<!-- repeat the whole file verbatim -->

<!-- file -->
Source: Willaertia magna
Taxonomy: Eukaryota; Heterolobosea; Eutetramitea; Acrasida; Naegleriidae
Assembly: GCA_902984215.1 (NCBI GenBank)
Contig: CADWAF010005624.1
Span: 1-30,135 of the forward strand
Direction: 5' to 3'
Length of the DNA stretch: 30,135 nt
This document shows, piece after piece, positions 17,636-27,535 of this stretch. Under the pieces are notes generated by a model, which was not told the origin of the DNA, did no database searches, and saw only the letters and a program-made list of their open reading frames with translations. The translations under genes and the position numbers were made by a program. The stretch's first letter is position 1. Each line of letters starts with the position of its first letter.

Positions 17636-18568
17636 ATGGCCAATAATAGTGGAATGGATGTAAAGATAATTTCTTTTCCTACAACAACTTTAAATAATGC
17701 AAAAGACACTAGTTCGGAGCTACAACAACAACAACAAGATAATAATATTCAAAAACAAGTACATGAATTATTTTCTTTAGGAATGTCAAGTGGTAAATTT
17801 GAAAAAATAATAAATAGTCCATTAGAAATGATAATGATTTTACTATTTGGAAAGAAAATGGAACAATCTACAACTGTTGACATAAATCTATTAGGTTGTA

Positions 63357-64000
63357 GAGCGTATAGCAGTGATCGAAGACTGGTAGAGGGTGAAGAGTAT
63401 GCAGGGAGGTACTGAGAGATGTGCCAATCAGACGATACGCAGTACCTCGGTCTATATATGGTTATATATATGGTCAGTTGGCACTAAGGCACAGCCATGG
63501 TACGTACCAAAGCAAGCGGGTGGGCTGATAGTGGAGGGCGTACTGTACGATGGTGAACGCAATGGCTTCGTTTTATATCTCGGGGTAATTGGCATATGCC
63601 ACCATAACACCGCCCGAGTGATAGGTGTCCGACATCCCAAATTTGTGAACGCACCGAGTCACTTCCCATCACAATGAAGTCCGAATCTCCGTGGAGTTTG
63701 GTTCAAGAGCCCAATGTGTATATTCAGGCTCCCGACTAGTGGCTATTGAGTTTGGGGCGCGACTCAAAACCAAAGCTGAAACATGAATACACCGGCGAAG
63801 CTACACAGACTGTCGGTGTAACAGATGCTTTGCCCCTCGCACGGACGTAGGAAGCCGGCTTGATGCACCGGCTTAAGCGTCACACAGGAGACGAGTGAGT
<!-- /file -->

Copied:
Source: Willaertia magna
Taxonomy: Eukaryota; Heterolobosea; Eutetramitea; Acrasida; Naegleriidae
Assembly: GCA_902984215.1 (NCBI GenBank)
Contig: CADWAF010005624.1
Span: 1-30,135 of the forward strand
Direction: 5' to 3'
Length of the DNA stretch: 30,135 nt
This document shows, piece after piece, positions 17,636-27,535 of this stretch. Under the pieces are notes generated by a model, which was not told the origin of the DNA, did no database searches, and saw only the letters and a program-made list of their open reading frames with translations. The translations under genes and the position numbers were made by a program. The stretch's first letter is position 1. Each line of letters starts with the position of its first letter.

Positions 17636-18568
17636 ATGGCCAATAATAGTGGAATGGATGTAAAGATAATTTCTTTTCCTACAACAACTTTAAATAATGC
17701 AAAAGACACTAGTTCGGAGCTACAACAACAACAACAAGATAATAATATTCAAAAACAAGTACATGAATTATTTTCTTTAGGAATGTCAAGTGGTAAATTT
17801 GAAAAAATAATAAATAGTCCATTAGAAATGATAATGATTTTACTATTTGGAAAGAAAATGGAACAATCTACAACTGTTGACATAAATCTATTAGGTTGTA

Positions 63357-64000
63357 GAGCGTATAGCAGTGATCGAAGACTGGTAGAGGGTGAAGAGTAT
63401 GCAGGGAGGTACTGAGAGATGTGCCAATCAGACGATACGCAGTACCTCGGTCTATATATGGTTATATATATGGTCAGTTGGCACTAAGGCACAGCCATGG
63501 TACGTACCAAAGCAAGCGGGTGGGCTGATAGTGGAGGGCGTACTGTACGATGGTGAACGCAATGGCTTCGTTTTATATCTCGGGGTAATTGGCATATGCC
63601 ACCATAACACCGCCCGAGTGATAGGTGTCCGACATCCCAAATTTGTGAACGCACCGAGTCACTTCCCATCACAATGAAGTCCGAATCTCCGTGGAGTTTG
63701 GTTCAAGAGCCCAATGTGTATATTCAGGCTCCCGACTAGTGGCTATTGAGTTTGGGGCGCGACTCAAAACCAAAGCTGAAACATGAATACACCGGCGAAG
63801 CTACACAGACTGTCGGTGTAACAGATGCTTTGCCCCTCGCACGGACGTAGGAAGCCGGCTTGATGCACCGGCTTAAGCGTCACACAGGAGACGAGTGAGT